Dennis Hopper at the Hermitage 21.6.-23.8.2007
Hermitage text: “The Hopper exhibition in the Winter Palace (Halls Nr 28-32, near the Saltykov Entrance) is Russia’s first showing of works by one of Hollywood’s legendary actors and it is the most complete public display of his works (80 items) in fifty years. The exhibition has been jointly organized by the State Hermitage and the Solomon R. Guggenheim Foundation (New York), together with the RI Group, with the support of the General Consulate of the USA in St Petersburg and with sponsorship assistance from Vladimir Kekhman, General Director of the M.P. Mussorgsky St Petersburg State Academic Theatre of Opera and Ballet. Dennis Hopper (born 1936) is a world renowned American actor and cinema director who created cult films and unforgettable images of actors. The exhibition in the Hermitage will familiarize visitors with the less well known side of his work, introducing the Russian audience to Hopper the photographer, painter and sculptor. The exhibition includes works that were chosen by the artist himself: black and white photographs from the 1960s, color photos of the city, assemblages, excerpts from films and large-format billboards, some of which are being shown for the first time. Among the well known personalities whom Hopper photographed during the 1960s were Jasper Jones, Andy Warhol, Roy Lichtenstein, Robert Rauschenberg, Paul Newman and David Hockney and Irving Bloom. During these years, in Hopper’s words, photography was the only form of creativity for him.
Hopper’s billboards of recent years reflect the exaggerated role of duplicated images and the exaggerated importance of celebrities: his photographs dating back 40 years have grown to the dimensions of an advertising panel and his personal archive literally becomes a monument for general review. Aside from the transformation of the personal into the public, the billboards show by their scale the high status of Hopper as an artist. For a Hollywood actor to receive recognition in another field is always complicated. But the case of Hopper and fine arts is special. His multifaceted artistic work is rich material for analyzing the evolution of the visual arts over the last half century. The curator of the exhibition is Andrey Naslednikov, curator of photographs within the State Hermitage’s Department of Western European Fine Arts, and Stacy Hauger, Creative Director of Easy Rider Productions, USA. An illustrated scholarly catalogue of the exhibition has been prepared and carries an introductory article by Mikhail Piotrovsky, Director of the State Hermitage, and Thomas Krens , Director of the Solomon R. Guggenheim Foundation. It has 104 pages in total and was published under the overall editorial supervision of Nikolai Molok, editor-in-chief of the magazine Artkhronika. The author of the text is Brian Droitcour, an American critic. Nicholas Iline of the Solomon R. Guggenheim provided the idea and concept of the catalogue.” As a surprise, Hopper’S artist friend Julian Schnabel came to St.Petersburg and spoke at the opening.The after-party was celebrated in the Mikhailovsky Theatre which was undergoing renovation so that Director Vladimir Kekhman hosted us in the Parterre where the new seats were not installed yet. Easy Rider was projected on a large screen.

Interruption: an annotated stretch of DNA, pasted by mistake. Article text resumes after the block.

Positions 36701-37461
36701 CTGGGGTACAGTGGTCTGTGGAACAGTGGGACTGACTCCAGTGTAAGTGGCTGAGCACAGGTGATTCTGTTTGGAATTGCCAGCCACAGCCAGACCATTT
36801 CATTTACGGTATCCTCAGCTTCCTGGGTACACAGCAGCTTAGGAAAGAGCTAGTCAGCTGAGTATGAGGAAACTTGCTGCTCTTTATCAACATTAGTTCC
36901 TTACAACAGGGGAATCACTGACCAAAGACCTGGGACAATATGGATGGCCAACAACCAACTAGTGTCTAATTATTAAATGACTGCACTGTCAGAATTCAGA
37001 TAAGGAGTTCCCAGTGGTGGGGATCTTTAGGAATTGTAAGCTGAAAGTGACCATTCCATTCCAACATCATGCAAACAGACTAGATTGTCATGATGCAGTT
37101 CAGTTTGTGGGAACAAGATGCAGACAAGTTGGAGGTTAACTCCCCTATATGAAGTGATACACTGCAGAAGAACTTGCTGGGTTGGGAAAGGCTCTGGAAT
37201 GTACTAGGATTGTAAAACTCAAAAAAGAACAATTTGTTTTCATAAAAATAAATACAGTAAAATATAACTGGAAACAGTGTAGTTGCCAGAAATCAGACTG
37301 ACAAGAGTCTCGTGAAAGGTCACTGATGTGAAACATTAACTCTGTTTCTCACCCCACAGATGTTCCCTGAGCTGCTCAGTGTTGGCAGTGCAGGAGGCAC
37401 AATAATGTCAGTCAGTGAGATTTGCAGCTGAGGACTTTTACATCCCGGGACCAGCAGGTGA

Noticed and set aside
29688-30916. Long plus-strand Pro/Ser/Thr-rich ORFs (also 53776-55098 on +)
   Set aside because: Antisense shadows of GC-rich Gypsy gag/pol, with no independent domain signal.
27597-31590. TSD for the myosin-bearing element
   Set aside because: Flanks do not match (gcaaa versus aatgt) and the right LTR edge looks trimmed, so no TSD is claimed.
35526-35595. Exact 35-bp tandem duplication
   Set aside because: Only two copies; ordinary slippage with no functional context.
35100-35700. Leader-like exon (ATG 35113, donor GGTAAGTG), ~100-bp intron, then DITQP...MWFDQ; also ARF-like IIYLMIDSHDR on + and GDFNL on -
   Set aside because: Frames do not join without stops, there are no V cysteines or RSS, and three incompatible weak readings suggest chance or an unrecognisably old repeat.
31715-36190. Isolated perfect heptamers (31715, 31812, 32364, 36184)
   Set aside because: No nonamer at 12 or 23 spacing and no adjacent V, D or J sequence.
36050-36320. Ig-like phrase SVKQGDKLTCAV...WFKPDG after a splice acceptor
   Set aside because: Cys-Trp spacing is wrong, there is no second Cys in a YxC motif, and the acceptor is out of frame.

Motorcycle Ride St.Petersburg to Moscow